Herbert Hainer was the CEO of Adidas for over 30 years until he retired last year and was succeeded by Kasper Rorsted. This interview from Hainer was on Bloomberg in March of 2016 in which he discussed Adidas’ plans to sell their golf division, Taylor Made.
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In the video above, Hainer made a few English mistakes, and I’ve explained them below.
Past Simple: Twelve seconds into the video, Herbert says “Six months ago we take the golf business…. we rebuild it.” Since Mr. Hainer is talking about what they did in the past, what he should have said was “Six months ago we
Since Mr. Hainer is talking about what they did in the past, what he should have said was “Six months ago we
“Six months ago we took the golf business… we rebuilt it.”
This uses the Past Simple since he is talking about events that happened in the past and did not continue up to now.
Gerunds vs. Infinitives: At the 30-second mark, Mr. Hainer states:
“We will start to negotiating”
Here, he mixes the gerund (verb ending in ing) and the infinitive (to negotiate.)
He should have either said “We will start to negotiate” or “We will start negotiating.”
You never put the word “to” before a gerund.
Prepositions: At the 2:42 mark, Herbert talking about Adidas’ success said:
“But it’s not only to China.”
But when talking about a place where you are having success. You would say:
“But it’s not only in China.”
You ship things to China, but you have success in China.
Determiners: Around the 2:58 mark Hainer says:“The desirability of our brand is such (so) high” 2:58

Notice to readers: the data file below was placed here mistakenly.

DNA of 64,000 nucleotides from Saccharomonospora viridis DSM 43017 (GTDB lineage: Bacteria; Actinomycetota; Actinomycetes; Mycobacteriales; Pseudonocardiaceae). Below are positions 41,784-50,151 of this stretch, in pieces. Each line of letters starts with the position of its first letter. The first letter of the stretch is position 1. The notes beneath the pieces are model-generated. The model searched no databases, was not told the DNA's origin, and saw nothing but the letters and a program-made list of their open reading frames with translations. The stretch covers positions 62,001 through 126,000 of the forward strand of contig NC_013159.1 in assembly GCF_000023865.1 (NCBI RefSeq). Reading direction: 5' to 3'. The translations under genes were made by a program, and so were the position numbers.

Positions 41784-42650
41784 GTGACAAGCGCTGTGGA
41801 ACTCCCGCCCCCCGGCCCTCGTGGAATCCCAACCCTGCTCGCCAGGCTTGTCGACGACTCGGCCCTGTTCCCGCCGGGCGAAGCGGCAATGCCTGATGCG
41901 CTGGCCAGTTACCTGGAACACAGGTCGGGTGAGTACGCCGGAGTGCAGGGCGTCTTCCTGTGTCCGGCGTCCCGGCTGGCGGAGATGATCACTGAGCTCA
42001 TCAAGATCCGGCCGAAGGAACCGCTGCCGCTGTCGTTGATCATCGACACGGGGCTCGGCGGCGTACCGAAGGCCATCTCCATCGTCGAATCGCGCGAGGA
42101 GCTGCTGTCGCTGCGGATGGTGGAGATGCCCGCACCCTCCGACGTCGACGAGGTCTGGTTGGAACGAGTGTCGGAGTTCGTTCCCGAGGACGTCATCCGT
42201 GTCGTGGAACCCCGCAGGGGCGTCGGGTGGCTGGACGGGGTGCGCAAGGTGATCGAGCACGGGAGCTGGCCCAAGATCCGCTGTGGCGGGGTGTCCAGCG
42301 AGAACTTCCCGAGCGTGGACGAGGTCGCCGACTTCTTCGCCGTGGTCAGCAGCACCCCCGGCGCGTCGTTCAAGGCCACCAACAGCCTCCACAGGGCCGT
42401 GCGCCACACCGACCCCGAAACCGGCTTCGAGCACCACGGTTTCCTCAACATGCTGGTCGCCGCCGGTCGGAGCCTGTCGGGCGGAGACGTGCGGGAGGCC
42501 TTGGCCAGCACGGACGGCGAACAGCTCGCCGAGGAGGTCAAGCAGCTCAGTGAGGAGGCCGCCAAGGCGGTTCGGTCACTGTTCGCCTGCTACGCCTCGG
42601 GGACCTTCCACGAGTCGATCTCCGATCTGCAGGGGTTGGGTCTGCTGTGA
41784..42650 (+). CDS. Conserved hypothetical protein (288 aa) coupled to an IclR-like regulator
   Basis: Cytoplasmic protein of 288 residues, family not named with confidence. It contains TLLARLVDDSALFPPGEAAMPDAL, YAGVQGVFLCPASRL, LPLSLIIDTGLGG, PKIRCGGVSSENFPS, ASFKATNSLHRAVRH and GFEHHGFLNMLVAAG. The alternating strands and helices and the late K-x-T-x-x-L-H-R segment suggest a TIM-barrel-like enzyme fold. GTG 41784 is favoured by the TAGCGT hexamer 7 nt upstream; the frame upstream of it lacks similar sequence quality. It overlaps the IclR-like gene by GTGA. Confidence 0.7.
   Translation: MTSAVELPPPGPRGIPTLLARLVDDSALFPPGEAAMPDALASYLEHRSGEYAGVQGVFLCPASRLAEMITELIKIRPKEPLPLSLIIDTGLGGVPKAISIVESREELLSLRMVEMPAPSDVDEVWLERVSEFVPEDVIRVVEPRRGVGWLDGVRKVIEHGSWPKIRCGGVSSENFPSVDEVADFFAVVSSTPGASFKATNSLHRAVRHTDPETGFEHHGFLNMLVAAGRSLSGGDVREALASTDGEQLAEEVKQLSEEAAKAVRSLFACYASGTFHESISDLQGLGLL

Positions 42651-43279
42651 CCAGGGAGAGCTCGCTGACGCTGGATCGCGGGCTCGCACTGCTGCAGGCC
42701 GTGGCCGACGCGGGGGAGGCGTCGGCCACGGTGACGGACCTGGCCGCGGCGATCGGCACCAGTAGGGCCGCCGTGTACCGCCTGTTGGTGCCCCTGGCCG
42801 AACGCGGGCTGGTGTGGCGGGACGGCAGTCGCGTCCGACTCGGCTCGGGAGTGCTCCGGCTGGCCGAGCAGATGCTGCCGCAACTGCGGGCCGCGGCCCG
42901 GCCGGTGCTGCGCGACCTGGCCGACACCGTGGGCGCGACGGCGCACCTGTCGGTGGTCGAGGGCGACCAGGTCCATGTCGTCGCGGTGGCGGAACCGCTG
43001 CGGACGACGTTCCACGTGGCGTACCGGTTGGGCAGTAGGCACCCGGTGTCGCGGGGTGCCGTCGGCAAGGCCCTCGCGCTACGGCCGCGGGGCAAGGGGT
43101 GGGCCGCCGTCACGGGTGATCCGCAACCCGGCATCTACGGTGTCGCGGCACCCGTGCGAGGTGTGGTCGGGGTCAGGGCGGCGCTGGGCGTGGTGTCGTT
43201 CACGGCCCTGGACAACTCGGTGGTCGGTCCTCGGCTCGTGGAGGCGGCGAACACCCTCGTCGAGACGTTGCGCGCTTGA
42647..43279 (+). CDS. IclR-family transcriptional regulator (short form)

“The desirability of our brand is such high.”
But the way he used “such” was incorrect. Without using an article like “a” you would have to say:
The desirability of our brand is so high.”
Or, with a preposition you could say:
“The desirability of our brand is at such a high level.”
Present Continuous vs. Present Simple: Towards the end of the interview (3:36), Herbert talks about why Adidas is able to price their clothing at a higher level in China.
The reason for their higher pricing opportunity in China, Herbert says:
“The Chinese consumer are highly appreciating our brand.”
But in that statement, he used the Present Continuous (ending in the ing.) He should have used the Present Simple:
“The Chinese consumer highly appreciates our brand.”
When you use the “ing” ending you make it sound like it’s a temporary situation. What he means is that the Chinese consumers more long term have been appreciating their brand. It’s not a temporary situation that will be ending soon (at least so they hope.)
When you analyze how these top-level CEO’s speak English you can learn how to fix their mistakes and improve your own English. You can find more interviews like these on Bloomberg.com.